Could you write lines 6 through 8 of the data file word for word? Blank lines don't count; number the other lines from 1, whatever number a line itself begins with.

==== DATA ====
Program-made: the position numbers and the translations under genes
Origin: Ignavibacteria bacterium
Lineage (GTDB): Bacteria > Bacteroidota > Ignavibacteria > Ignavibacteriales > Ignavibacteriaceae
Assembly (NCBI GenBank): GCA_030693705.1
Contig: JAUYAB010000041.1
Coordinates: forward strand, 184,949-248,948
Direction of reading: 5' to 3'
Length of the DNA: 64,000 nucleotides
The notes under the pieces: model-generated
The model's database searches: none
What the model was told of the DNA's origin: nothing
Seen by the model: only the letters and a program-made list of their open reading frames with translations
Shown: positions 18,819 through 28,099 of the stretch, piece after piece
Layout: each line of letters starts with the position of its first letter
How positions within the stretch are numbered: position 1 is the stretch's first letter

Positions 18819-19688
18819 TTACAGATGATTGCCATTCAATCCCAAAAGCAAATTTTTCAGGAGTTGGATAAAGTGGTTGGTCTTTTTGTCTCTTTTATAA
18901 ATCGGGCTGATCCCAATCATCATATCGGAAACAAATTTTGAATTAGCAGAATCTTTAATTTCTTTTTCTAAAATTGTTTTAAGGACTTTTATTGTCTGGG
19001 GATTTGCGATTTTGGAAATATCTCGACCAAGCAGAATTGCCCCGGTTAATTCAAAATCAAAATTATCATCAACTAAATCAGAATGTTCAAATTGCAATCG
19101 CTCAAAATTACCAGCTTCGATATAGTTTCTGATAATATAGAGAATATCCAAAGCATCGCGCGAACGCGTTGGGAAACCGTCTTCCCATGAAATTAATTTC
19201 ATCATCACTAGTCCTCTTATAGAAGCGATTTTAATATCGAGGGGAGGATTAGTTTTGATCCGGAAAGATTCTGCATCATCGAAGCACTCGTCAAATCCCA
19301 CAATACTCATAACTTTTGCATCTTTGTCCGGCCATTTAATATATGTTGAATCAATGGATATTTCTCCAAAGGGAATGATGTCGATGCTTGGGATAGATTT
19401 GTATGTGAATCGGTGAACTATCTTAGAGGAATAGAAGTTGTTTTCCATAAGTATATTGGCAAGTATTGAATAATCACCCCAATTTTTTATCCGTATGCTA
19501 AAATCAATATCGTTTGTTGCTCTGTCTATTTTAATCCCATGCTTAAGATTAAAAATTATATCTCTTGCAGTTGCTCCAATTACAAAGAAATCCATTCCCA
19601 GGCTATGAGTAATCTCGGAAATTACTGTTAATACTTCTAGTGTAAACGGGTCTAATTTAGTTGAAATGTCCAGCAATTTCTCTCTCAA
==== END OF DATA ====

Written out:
Coordinates: forward strand, 184,949-248,948
Direction of reading: 5' to 3'
Length of the DNA: 64,000 nucleotides